India’s daily COVID-19 caseload increases to 7,219

A health worker administers Covishield vaccine for COVID-19 at a vaccination center in Hyderabad, India on July 15, 2022. (MAHESH KUMAR A. / AP)

KUALA LUMPUR / NEW DELHI / SINGAPORE / SYDNEY – India's daily COVID-19 caseload Saturday increased to 7,219, taking the total tally to 44,449,726, according to the federal health ministry's data released on Saturday.

The cases reported on Saturday mark an increase in comparison to the daily caseload of Friday (6,168).

The country also logged 33 new related deaths, pushing the overall death toll to 527,965 since the beginning of the pandemic, the ministry said.

The ministry said 43,865,016 people have been cured and discharged from hospitals.

According to the health ministry, the cumulative COVID-19 vaccination coverage in the country has exceeded 2 billion doses. A local media report said around 12 percent of the eligible population has taken the booster dose of the COVID-19 vaccine.

At present the Indian government is focusing on improving booster dose coverage as the uptake for the third dose has been low.


Australian health authorities' decision to ease COVID-19 isolation restrictions may have been embraced by bosses, keen to see employees return to the workplace, but there remain a few reservations and unanswered questions among some medical experts.

Prime Minister Anthony Albanese announced on Wednesday that the national cabinet had approved for home isolation periods for asymptomatic COVID-19 cases to be reduced from seven days to five.

The national cabinet also approved the scrapping of compulsory masks for plane passengers.

The new rules, which will come into effect on Sept 9, have long been sought by political leaders, such as New South Wales Premier Dominic Perrottet, who has long argued that COVID-19 restrictions were holding the nation back economically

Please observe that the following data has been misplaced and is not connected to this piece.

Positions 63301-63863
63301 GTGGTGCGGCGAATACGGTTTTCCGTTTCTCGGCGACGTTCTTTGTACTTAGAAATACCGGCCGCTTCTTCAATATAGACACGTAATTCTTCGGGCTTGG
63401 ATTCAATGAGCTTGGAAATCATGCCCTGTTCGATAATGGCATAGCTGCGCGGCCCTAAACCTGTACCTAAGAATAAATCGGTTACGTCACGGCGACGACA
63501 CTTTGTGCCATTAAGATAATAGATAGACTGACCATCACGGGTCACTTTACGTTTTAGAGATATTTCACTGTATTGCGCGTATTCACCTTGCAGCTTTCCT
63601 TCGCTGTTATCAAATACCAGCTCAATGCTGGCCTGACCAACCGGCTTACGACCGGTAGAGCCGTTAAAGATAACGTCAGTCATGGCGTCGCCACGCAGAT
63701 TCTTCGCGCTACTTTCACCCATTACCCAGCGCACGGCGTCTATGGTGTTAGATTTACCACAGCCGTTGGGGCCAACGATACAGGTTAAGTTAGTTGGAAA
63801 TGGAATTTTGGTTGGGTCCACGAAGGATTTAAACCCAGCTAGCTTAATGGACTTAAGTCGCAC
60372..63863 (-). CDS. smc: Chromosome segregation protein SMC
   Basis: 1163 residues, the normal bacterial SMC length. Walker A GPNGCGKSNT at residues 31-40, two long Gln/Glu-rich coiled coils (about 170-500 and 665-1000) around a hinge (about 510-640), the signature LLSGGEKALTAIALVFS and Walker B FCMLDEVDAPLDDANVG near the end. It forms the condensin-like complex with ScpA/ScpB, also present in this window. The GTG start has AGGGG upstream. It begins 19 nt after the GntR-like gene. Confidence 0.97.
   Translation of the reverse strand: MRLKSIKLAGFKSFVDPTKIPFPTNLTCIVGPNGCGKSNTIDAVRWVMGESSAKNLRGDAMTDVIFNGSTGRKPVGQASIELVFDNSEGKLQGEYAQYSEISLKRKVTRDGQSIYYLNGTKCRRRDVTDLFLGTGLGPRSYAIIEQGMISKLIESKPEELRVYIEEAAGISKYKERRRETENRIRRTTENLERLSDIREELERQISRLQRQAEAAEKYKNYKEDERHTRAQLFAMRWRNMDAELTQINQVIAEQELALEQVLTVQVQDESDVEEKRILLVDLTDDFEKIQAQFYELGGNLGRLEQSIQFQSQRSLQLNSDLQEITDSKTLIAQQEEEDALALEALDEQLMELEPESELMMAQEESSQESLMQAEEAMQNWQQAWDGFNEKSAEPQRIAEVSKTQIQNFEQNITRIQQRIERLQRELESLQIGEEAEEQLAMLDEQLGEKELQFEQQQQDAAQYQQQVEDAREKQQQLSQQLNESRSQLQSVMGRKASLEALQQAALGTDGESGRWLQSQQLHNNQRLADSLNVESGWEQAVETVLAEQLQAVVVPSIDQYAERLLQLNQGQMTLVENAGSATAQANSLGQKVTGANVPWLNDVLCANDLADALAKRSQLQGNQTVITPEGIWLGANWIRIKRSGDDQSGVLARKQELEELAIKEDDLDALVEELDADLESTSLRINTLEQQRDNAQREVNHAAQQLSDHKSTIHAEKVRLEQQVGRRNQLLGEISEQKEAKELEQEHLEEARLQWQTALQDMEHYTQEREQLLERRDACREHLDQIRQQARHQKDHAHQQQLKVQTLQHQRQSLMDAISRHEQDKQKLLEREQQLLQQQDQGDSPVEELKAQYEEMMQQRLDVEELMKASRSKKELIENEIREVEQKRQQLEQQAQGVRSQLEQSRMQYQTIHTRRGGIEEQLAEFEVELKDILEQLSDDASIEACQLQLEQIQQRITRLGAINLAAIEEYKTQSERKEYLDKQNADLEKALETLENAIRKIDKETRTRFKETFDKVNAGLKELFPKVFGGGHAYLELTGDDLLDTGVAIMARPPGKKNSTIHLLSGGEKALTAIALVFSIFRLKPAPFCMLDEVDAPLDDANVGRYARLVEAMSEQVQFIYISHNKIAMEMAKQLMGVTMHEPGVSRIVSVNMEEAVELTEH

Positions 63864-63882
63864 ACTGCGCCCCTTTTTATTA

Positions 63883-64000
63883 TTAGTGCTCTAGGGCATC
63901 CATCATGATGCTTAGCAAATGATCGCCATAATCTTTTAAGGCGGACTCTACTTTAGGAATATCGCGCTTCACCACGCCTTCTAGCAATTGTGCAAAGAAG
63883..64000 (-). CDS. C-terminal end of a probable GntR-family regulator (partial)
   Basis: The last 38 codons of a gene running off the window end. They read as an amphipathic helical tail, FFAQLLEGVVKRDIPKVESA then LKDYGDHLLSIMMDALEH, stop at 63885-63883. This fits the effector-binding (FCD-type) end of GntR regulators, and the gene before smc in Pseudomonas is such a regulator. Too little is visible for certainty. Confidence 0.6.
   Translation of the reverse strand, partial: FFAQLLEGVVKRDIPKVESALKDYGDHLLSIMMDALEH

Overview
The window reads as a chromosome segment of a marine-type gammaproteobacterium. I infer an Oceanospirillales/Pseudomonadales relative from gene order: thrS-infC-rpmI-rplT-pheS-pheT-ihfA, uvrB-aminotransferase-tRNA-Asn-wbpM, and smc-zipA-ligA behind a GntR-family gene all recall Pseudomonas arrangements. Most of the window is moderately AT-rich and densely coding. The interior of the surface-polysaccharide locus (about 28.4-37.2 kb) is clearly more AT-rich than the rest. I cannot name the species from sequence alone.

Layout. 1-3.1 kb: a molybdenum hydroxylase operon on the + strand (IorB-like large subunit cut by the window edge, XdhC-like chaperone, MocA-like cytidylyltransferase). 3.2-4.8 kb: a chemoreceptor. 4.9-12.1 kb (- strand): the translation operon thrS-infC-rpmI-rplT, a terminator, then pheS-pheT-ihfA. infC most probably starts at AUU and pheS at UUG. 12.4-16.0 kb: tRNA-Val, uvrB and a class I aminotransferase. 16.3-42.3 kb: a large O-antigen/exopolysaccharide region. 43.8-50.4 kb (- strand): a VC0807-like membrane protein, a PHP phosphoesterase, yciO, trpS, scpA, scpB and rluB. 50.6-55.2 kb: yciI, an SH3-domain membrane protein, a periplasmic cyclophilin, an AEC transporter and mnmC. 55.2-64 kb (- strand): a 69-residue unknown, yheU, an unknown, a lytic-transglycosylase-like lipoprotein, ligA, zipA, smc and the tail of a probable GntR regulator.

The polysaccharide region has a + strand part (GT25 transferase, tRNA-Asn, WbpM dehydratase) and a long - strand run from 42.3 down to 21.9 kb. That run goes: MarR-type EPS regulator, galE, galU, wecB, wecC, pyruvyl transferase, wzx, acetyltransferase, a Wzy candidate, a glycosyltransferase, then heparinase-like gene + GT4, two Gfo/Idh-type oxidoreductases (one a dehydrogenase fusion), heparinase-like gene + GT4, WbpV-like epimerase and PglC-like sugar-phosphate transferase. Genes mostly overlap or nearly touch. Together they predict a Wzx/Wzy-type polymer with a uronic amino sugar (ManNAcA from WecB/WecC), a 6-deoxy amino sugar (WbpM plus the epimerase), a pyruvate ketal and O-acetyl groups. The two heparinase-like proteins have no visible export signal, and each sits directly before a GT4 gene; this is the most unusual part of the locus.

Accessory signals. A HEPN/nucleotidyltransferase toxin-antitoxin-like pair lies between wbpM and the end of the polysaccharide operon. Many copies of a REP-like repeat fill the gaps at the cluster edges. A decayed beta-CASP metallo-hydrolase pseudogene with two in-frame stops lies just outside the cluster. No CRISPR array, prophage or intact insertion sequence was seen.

The new rules, which will come into effect on Sept 9, have long been sought by political leaders, such as New South Wales Premier Dominic Perrottet, who has long argued that COVID-19 restrictions were holding the nation back economically.

The imminent changes have also been seized upon by the Victorian government, as the state is lifting its work-from-home recommendations, which had become a staple part of the "new normal" way of life throughout the pandemic.

Such optimistic outlooks, however, are not fully shared by some leading medical figures, such as the Australian Medical Association President Steve Robson.

"The AMA, like a lot of medical groups and doctors around the country, were puzzled by the decision yesterday; the political decision to reduce isolation," Robson said on Thursday.

"We're puzzled they won't release the health advice underpinning that … we're calling for that to be released, so the politicians can justify to the public why they're making this decision," Robson said.

One expert supporting the new regulations is University of Queensland microbiologist Paul Griffin, who described the changes as a "small step in the right direction" that could even encourage more people to get tested for COVID-19.

"Sometimes people with symptoms have been reluctant to get tested because they don't want to end up having to stay at home for seven days," Griffin told Xinhua on Friday. "By reducing the isolation time, it may make them more willing to be tested."

READ MORE: COVID-19 cases surpass 10 million in Australia


Malaysia reported 2,328 new COVID-19 infections as of midnight Friday, bringing the national total to 4,787,308, according to the health ministry.

There are three new imported cases, with 2,325 cases being local transmissions, data released on the ministry's website showed.

Another nine deaths have been reported, pushing the death toll to 36,234.

The ministry reported 2,618 new recoveries, bringing the total number of cured and discharged to 4,719,910.

There are 31,164 active cases, with 79 being held in intensive care and 44 of those in need of assisted breathing.


Singapore reported 1,948 new cases of COVID-19 on Friday, bringing the total tally to 1,843,236.

Of the new cases, 192 cases were detected through PCR (polymerase chain reaction) tests and 1,756 through ART (antigen rapid test) tests, according to statistics released by the Ministry of Health.

Among the PCR cases, 172 were local transmissions and 20 were imported cases. Among the ART cases with mild symptoms and assessed to be of low risk, there were 1,630 local transmissions and 126 imported cases.

A total of 248 cases are currently warded in hospitals, with 11 cases in intensive care units.

One new death was reported from COVID-19 on Friday, bringing the total death toll to 1,594, the ministry said.